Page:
Have you considered what bank accounts would best meet your financial needs at each stage of your life? Most people benefit from separating their spending and saving accounts – but these are just the basics.
As you move through life and set different financial goals for yourself, children and retirement, you will need accounts that can provide the most benefit for your needs at different life stages.
Newlyweds with no children
If you’re a young newlywed, you may just be starting to build up your savings. You probably already have your own separate savings and spending accounts, but you and your spouse may also want to open joint accounts together.
One of these could be a current account for joint expenses, like rent or household bills. If you have saving goals as a couple, such as a vacation fund or a down payment for a home, you could save up together with a joint savings account. A joint savings account is also useful if you want to set up an emergency fund together.
Before opening a joint account, you may want to discuss and to decide whether to contribute in equal amounts or according to your earnings. But you don’t have to share everything – you’ll also want your own accounts for individual goals. Alongside your individual spending and savings accounts, you may also want to start growing your wealth for the future with investment accounts.
Married with children
You may now be thinking of saving up for your children’s education and may wonder “should I open a junior savings account for my kids?”. This can be a great idea! Some junior savings accounts (browse our junior accounts here) typically earn a higher interest than regular ones, which can help to grow your savings even more.
Talk to your spouse about how you should each contribute to take care of your children. Should one of you cover education-related fees while the other covers living expenses? Do you want to have a separate account for other expenses such as family trips, toys and electronic gadgets, clothing, entertainment and pocket money? Now that your family is larger, you’ll want to adjust your budget for larger household expenses and other things you might need, such as a car loan or wider insurance coverage.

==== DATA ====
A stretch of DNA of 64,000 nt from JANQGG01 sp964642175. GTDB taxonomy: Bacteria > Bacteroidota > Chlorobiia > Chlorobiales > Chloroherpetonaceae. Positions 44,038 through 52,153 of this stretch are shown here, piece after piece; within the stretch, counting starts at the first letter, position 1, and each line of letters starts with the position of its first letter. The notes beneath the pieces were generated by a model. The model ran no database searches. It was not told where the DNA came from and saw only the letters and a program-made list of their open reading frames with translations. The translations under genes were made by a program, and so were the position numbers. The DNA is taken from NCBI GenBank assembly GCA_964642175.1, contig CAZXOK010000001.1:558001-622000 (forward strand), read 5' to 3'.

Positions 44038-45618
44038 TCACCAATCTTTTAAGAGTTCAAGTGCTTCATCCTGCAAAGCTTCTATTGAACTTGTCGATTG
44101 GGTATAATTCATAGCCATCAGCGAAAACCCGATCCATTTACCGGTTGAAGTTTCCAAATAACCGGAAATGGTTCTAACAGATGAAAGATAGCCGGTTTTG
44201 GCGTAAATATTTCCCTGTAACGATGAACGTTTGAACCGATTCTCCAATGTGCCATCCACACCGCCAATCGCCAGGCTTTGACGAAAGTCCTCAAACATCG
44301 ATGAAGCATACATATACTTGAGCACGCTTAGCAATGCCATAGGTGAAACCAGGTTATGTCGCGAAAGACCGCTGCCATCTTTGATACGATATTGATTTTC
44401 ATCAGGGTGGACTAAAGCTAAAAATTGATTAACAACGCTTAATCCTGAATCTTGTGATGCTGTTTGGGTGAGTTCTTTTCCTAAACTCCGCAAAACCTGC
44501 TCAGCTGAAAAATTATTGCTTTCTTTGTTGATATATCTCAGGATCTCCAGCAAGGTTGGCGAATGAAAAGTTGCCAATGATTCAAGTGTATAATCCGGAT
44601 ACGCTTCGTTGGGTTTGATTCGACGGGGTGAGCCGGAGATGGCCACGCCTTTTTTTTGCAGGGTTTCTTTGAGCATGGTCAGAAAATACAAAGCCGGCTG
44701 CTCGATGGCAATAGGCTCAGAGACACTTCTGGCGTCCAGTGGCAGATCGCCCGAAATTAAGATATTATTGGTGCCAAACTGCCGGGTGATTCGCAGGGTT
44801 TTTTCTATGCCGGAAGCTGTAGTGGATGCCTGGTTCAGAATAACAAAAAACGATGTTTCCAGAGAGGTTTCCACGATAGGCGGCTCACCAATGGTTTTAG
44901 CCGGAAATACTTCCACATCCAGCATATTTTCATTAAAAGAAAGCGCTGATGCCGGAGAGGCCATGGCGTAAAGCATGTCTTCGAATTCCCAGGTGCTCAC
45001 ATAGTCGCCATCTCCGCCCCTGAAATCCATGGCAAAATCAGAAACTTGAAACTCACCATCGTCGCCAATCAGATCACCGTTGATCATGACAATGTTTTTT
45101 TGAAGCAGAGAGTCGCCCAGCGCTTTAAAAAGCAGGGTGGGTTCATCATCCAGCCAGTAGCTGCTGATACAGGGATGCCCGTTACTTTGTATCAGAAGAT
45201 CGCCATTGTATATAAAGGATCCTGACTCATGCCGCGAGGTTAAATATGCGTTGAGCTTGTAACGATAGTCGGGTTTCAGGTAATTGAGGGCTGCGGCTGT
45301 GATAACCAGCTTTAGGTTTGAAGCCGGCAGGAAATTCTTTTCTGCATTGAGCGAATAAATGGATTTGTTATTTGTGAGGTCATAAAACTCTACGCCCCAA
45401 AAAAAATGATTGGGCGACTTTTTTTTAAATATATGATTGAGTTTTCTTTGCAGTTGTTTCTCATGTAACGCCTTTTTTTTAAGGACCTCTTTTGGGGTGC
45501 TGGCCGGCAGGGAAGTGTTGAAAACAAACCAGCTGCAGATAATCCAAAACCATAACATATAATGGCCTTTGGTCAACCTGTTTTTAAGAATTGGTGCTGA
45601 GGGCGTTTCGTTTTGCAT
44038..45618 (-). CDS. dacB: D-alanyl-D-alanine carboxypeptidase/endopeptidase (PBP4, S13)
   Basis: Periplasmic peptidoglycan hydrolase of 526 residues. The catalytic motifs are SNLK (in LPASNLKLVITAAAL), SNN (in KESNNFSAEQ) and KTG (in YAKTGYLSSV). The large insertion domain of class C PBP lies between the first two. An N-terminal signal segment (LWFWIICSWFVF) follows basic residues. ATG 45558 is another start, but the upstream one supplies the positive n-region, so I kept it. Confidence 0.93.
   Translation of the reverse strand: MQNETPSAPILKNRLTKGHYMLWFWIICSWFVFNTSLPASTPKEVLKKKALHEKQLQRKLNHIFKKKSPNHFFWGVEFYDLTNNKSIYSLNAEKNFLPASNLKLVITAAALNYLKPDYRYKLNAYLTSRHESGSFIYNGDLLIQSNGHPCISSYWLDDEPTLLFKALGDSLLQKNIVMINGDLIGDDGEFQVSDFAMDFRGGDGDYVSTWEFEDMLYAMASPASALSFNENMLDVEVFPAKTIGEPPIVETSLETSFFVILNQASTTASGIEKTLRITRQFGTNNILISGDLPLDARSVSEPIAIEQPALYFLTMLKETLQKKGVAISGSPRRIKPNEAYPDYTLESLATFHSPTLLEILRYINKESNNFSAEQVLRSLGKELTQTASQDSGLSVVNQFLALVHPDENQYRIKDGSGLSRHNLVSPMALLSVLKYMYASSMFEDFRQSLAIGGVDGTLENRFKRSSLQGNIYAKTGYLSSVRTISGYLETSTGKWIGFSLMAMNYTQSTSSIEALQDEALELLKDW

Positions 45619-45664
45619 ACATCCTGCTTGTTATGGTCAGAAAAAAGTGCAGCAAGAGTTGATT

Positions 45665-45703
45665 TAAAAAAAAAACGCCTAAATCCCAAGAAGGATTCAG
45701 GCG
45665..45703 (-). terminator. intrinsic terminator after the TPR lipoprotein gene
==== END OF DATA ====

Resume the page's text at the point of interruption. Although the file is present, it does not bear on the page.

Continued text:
With older or adult children
Your children should have their own savings and spending accounts by now. If your children are pursuing higher education, they may need accounts for daily living expenses and rent, especially if they are staying outside your home.
If your children are working, they may also need separate savings accounts for different savings goals – similar to the accounts you may have had as a young adult or newlywed. Now is the time to impart your wisdom and teach them how to choose the best account for their life stages! There are also fully digital savings accounts that can offer more convenience for your digital-savvy kids.
You and your spouse may want to make adjustments to your own budgets and accounts as your children leave the nest, to suit your new savings goals.
Now’s the time to relax and enjoy your golden years. Although you may not be earning from work anymore, it can still be helpful to keep separate accounts for saving and spending. This will help you manage your retirement budget, so that you don’t use up your savings too quickly.
Aside from your regular living expenses, you may also want current accounts for your retirement goals – such as travelling or practicing a new hobby – or even discretionary spending for your grandchildren.
Every individual is different, and the accounts you need at every life stage will be different from the ones your family and friends may need. With this guide, you can take the first step towards deciding what accounts suit your own lifestyle and goals.
This article is brought to you by CIMB as part of our ongoing efforts to raise the level of financial literacy among Malaysians. Financial knowledge and understanding are key to making well-informed and meaningful financial decisions that will improve all our well-being. This, in turn, achieves CIMB’s purpose of advancing customers and society.